Rosalita’s: the tucked-away taco spot in the Bywater you should try

Rosalita's Backyard Tacos, a popup-style food stand that's been navigating pandemic-era protocols to bring food like tacos, burritos, nachos and tostadas to the neighborhood and beyond.

by Steven Melendez
August 3, 2020

Take a stroll or drive down Rampart Street in the Bywater on the right day of the week, and you just might spot a socially distanced line of people waiting to head down a pleasantly shaded path between Piety and Desire streets. 

If it’s a Tuesday, Friday or Saturday evening, you can mask up and follow them to Rosalita’s Backyard Tacos, a popup-style food stand that’s been navigating pandemic-era protocols to bring food like tacos, burritos, nachos and tostadas to the neighborhood and beyond. Catering to a crowd that ranges from young professionals to families to New Orleans police officers, Rosalita’s has attracted a loyal audience seemingly based largely on word of mouth and social media.

 

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A tucked-away taqueria

Walk up to a window through a fence decorated with a kind of California vibe–chef Ian Schnoebelen hails from San Diego, after all–and take a look at the day’s specials before you pick your meal. Find a spot to sit or stand in the alley or literal backyard, and wait for your order to be called.

There are a few nicely shady spots to sit and enjoy your meal separated from other diners, and many take their food to go. Signs ask that you refrain from dining on the neighbors’ steps (though, if you live in the neighborhood, nobody can stop you from munching on your own stoop or porch). Personally, I grabbed an alley table and had three tacos, made with pleasantly spicy house-made chorizo, adobo-style chicken and a portion of brisket generous enough that I ate some with a fork before biting into the taco.

Drinks include a tasty pineapple cilantro limeade and other house-made juice beverages. Other options include Mexican Coke (made with real cane sugar), bottled water and trendy La Croix seltzer.

Being in a backyard isn’t for beginners

Rosalita’s, which takes its name from Rosalie Alley, the official name of its mini street, has been open for about two and a half years, said co-owner Laurie Casebonne, who is married to Schnoebelen. The couple previously owned other highly regarded New Orleans restaurants, including French Quarter bistro Iris and the Bywater Italian spot Mariza.

“We were going to figure out what we were going to do next, and we kind of came up with this idea to do a little pop-up in our backyard,” said Casebonne.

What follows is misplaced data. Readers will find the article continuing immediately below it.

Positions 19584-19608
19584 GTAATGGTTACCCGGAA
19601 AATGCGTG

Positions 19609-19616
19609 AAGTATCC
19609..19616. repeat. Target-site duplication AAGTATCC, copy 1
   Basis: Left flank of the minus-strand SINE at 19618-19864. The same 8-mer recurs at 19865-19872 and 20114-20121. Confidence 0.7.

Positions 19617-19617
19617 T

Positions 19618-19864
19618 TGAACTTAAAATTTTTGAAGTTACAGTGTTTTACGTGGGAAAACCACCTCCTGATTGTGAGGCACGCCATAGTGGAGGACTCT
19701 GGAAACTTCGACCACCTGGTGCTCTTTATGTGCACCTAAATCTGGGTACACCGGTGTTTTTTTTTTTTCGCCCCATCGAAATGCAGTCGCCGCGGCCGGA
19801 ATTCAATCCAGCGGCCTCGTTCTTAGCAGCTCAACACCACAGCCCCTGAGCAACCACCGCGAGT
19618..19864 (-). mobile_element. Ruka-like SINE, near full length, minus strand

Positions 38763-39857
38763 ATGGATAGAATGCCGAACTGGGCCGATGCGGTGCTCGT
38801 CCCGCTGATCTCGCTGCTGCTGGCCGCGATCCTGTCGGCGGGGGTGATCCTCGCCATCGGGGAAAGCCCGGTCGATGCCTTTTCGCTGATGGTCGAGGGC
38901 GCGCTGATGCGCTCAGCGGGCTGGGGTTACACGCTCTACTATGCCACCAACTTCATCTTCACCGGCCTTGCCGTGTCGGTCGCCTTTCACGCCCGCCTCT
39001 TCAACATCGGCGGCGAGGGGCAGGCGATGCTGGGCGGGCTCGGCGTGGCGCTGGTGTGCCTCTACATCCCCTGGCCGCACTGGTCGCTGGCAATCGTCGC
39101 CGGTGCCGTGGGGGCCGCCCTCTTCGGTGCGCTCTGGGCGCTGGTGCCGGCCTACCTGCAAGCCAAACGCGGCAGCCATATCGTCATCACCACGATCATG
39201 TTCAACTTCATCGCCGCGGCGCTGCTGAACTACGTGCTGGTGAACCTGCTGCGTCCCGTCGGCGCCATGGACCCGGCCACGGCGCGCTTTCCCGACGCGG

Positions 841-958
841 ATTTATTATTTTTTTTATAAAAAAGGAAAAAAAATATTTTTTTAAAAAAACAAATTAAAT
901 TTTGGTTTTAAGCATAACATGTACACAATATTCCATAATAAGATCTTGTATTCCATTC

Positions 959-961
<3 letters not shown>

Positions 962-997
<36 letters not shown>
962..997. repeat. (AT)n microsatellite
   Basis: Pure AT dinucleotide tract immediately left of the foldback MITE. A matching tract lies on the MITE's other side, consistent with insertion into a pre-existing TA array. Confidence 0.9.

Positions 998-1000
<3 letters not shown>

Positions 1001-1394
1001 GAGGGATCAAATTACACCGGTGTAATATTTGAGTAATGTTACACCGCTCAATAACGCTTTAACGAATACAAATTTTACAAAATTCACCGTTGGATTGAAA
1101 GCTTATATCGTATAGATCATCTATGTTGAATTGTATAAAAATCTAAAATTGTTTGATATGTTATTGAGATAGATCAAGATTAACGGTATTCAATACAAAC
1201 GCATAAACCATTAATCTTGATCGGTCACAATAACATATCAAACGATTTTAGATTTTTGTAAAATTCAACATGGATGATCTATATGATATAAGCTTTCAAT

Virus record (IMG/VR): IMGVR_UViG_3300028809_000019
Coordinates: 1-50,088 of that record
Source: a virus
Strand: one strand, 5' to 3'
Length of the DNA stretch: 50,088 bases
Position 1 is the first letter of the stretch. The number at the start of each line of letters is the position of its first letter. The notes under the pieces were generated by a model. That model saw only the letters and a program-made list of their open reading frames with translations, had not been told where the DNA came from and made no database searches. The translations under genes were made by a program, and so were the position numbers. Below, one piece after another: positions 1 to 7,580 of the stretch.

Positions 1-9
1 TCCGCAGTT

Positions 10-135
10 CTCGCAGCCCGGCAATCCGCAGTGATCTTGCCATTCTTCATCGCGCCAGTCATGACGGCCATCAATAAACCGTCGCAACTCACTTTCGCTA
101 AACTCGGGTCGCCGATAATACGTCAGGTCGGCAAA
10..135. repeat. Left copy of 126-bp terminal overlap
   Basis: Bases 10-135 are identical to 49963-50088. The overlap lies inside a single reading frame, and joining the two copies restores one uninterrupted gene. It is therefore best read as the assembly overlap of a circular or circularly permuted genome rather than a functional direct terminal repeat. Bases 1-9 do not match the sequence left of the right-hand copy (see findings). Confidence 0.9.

They don’t claim to offer “authentic Mexican food,” she said, and aren’t aiming for “fancy, expensive tacos,” either. The food is similar to what they cook for themselves, but that’s not to say that they don’t put in a lot of effort.

“My husband smokes the pork and the brisket for hours, and then braises it for another eight hours with different vegetables and spices,” said Casebonne. He also makes his own chorizo from ground pork and a blend of spice, and Casebonne makes each of the juice drinks from fresh fruit based on what looks good at local vendors.

 

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“If I’m driving to Chalmette to run errands, and I see the watermelon truck has yellow watermelons, and I always stop and get them,” she said.

It’s not out of the question that the restaurant could move into a more traditional space in the future, she said. But it’s also been on the vanguard of a movement toward pop-up spots in the Bywater and Marigny that seems to have picked up momentum during the coronavirus pandemic, as diners flock to neighborhood locations offering simple food to go, like the ice pops around the corner from Rosalita’s behind the Popsicle Doorbell or the namesake frozen treats at Chance in Hell Snoballs.

MORE: Your fresh, hip cousin’s house: a day in the Bywater

“I think the trend is definitely moving toward more casual food,” Casebonne said, “obviously outdoor, in light of what we’re going through.”

If you’re planning on heading to Rosalita’s, check the Facebook page for specials, hours and other information. That’s where they post messages about storm closures or pandemic-related changes to the payment and ordering procedure. And if you’re pondering starting a pop-up of your own, consider following the Rosalita’s team’s lead and setting up in a location as intriguing as your meals.

“That’s one of the reasons we thought this would be cool: it’s in an alley,” said Casebonne. “If you bring someone there, you seem cool, right?”

 

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